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Last week, New York Times published an article titled “Common Application Saturates the College Admissions Market, Critics Say”  which discussed the ripple effect of the news about a Long Island student who got accepted to all eight Ivy League universities and thirteen other schools.

Not surprisingly, people congratulated the student and started to talk about how easily the high number of schools that an applicant can apply to due to the help of Common Application (or Common App).


How Common Application Could Hurt Your Chance of Admission

Altogether, the Long Island student applied to 22 colleges and got accepted by 21 schools, and is currently waitlisted at Stanford University.  After the news broke out last week, a student in Virginia made some comments that made us ponder if the Common Application actually help or harm the applicants’ chance of admission to top schools.

He said that “This is exactly what is driving down college acceptance rates and making university that much harder to get into.”  He applied to 21 colleges (including the Ivy League) but got rejected by all 8 Ivy League schools.

At present, the Common Application (form) is accepted by more than 600 colleges in the U. S.   The Common Application makes it easy for an applicant to fill out one application form and send it to as many schools as the applicant desires. Because it is so easy to send the Common Application online, many applicants choose to send it to more than 10 schools to boost their chance of being accepted by their dream colleges.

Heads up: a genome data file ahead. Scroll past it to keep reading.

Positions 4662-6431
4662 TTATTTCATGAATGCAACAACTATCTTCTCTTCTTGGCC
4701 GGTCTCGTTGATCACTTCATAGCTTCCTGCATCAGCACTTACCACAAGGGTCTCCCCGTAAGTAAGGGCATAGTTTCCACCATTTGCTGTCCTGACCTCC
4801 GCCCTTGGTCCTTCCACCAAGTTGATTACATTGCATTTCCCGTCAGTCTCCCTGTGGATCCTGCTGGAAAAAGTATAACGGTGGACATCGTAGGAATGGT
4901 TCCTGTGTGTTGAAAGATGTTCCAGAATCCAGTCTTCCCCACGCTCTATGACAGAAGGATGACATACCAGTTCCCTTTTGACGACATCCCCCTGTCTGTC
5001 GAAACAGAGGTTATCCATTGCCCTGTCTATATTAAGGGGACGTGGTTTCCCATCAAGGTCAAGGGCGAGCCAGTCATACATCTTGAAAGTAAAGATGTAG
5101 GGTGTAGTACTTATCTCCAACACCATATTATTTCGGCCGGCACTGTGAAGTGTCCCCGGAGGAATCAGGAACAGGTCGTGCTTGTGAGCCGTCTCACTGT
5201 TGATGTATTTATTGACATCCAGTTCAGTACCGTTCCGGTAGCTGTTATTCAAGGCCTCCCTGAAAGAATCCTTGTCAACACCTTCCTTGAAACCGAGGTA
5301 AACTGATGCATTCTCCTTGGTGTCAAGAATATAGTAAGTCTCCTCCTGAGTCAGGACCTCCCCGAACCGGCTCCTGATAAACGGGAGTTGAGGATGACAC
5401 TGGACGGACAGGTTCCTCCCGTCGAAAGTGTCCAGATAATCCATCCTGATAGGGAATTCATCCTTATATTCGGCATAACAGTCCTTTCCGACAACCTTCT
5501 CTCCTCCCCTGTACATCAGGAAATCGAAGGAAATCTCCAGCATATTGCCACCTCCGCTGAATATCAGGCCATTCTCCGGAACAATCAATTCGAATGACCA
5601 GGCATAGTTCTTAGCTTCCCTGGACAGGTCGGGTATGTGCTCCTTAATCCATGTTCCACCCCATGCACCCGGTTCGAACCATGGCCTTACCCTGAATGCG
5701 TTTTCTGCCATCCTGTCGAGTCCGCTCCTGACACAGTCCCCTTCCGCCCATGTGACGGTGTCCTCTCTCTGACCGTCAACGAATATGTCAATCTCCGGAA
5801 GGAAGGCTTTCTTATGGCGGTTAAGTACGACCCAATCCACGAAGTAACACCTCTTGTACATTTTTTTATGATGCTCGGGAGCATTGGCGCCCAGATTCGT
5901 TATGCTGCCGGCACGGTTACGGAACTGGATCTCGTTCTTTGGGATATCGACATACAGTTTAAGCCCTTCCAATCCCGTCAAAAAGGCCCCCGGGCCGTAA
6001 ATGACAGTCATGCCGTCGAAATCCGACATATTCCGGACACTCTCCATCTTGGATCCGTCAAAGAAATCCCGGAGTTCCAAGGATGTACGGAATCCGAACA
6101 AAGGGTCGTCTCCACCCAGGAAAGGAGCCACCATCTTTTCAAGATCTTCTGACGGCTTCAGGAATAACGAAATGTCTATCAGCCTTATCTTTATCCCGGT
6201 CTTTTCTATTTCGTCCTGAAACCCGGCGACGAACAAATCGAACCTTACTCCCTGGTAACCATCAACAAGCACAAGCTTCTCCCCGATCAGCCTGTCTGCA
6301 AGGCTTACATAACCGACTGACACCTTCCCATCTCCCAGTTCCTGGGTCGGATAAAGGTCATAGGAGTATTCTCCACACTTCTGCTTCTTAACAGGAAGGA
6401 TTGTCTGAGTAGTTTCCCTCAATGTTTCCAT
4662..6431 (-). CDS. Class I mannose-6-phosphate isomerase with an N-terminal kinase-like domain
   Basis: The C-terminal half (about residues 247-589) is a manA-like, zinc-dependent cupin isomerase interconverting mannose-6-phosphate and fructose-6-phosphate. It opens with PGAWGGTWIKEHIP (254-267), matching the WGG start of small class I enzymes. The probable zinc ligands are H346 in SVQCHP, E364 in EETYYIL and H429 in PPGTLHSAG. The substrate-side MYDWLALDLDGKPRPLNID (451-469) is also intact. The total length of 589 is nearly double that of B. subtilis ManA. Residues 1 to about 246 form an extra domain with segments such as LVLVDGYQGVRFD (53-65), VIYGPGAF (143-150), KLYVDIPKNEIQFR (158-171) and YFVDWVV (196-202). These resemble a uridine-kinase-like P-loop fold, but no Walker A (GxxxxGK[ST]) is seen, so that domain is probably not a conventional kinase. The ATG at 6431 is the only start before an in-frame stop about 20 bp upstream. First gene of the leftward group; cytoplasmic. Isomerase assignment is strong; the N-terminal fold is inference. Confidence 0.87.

Common Application Causes More Rejections than Acceptances?

Here comes a big problem – it created lower acceptance rates at prestigious schools.   The U.S. has the world’s top schools and they are favored by applicants from all countries.   Many candidates send their applications to Harvard, Yale, Sanford, MIT and other top colleges even they know their chances of being accepted are slim.   The big applicant pool at a world-class college causes heated competition and tremendous work for its admission office.

For instance, the Long Island student who applied to 22 colleges was accepted by 21 schools.  Eventually, she can only attend one of them.  If she had applied to only 10 schools, she could have given the chance of being accepted by the rest 11 schools to other applicants.   From this perspective, the Common Application not only have wasted the top schools’ resources in handling the excessive applications but also created low acceptance rate.

Try Early Admission

This is the reason why many top schools have so-called Early Admission, Early Action, or Early Decision for its applicants who want to apply way ahead of the deadline for the regular admission.  If the vacancies for new intake are not all filled up by the early applicants, a top school will admit more students through the regular application process to fill the seats.   Top schools also have spots reserved for transfer students and waitlisted students.

Overall, the Common Application has created convenience and simplicity for college applicants but has caused waste of school resources to deal with the overwhelming overload applications.